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The Winter Olympics in Beijing is entering the final stages. On Sunday, the big closing ceremony will take place in the “Bird’s Nest”. Perhaps the hosts and the IOC are even a tad bit glad that the Games are about to end? Beijing and the Olympic Committee have been the focus of criticism over the past two weeks.
Now, human rights activists and the International Labor Organization (ILO) – after all, a specialized agency of the UN – have once again raised critical questions about the human rights situation in Xinjiang, as Marcel Grzanna reports. Once again, it was questioned whether the IOC supplier Anta actually does not engage in forced labor.
Meanwhile, cargo flights from western Xinjiang have been arriving at airports in Budapest and Liège since mid-January. We can only hope that the international attention on the important issues of human rights will not fade away with the Olympic spotlight. Naturally, we will continue to follow the story.
Volkswagen is no stranger to the controversy surrounding Xinjiang. After all, the company was publicly criticized for operating a plant in the Uyghur region. However, the carmaker is currently plagued by other woes: Overall sales in the People’s Republic are dropping, and EV sales fail to meet the company’s expectations. Whereas Volkswagen was once the absolute market leader, its competitors, especially from China itself, have caught up significantly, explains Frank Sieren. Still, VW remains optimistic that it will ultimately be able to convince Chinese customers to buy its EVs. But what else can VW executives do but conjure up a good mood? Our correspondent on the ground is far less optimistic.
UN organization criticizes situation in Xinjiang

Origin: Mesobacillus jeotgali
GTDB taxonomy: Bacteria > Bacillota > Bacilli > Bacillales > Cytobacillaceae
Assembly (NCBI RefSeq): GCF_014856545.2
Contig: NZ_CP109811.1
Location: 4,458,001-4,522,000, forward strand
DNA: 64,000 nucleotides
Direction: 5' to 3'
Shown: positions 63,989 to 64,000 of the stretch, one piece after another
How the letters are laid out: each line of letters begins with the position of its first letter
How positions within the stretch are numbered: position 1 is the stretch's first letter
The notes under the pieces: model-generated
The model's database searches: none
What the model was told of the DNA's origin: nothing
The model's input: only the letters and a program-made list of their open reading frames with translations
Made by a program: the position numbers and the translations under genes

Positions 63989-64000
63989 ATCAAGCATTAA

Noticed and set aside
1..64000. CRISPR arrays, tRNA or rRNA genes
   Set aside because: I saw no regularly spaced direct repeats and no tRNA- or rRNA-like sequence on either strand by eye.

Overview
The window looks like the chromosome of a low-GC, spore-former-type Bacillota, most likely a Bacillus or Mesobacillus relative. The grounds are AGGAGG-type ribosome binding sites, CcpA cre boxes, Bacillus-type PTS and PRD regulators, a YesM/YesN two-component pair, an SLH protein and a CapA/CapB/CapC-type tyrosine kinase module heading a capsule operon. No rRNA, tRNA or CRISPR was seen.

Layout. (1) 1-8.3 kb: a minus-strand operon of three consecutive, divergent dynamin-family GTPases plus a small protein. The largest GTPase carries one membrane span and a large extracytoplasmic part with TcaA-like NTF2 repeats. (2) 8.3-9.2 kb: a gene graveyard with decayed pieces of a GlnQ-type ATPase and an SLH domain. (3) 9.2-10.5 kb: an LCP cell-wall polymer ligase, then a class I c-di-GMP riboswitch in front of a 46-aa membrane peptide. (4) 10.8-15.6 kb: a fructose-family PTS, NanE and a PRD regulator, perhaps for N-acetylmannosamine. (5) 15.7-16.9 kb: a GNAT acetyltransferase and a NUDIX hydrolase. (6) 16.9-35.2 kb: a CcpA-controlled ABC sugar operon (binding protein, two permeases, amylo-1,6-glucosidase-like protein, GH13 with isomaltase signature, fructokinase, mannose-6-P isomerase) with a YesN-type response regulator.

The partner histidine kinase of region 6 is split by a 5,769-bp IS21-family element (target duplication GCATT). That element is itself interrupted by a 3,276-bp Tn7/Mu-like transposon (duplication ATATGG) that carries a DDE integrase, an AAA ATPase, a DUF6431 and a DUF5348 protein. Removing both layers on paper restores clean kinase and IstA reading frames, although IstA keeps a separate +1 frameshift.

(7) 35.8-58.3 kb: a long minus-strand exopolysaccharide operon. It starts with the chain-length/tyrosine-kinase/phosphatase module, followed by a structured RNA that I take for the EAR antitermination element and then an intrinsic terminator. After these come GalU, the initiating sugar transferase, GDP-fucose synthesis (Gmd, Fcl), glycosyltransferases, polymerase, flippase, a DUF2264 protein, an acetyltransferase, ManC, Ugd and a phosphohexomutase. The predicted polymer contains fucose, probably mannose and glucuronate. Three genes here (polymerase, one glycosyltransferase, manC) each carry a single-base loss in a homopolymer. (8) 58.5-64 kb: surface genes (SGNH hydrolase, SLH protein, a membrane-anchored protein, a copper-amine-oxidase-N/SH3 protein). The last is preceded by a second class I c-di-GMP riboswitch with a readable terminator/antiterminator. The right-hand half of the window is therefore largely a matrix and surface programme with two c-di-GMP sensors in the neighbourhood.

Human Rights Watch (HRW) and the Coalition to End Forced Labor in the Uyghur Region (EUFL) accuse the International Olympic Committee (IOC) of lacking transparency. The federation, they say, is not creating a definitive certainty whether clothing from its Chinese outfitter, Anta, is truly made without the involvement of forced labor by Uyghur workers. The accusations follow the IOC’s shameful behavior regarding the case of tennis player Peng Shuai (China.Table reported).
For months, both the EUFL and HRW have been pressing the IOC to provide details of how it has audited Anta’s supply chain. The IOC responded in January with a statement. According to it, the IOC complies with the United Nations Guiding Principles on Business and Human Rights. The IOC had come to this conclusion after appropriate third-party inspections. Independent auditing institutions were responsible for the inspections and had directly reached out to workers. The result: everything is clean. Anta would not even use cotton in clothing for IOC members at all.
Human rights organizations were not satisfied with this and continued to press the issue. The IOC statement allegedly contains considerable gaps. The audit results lack transparency and do not include an analysis of the procurement methods of suppliers, they criticized. The IOC has not yet responded to their demand for corrections.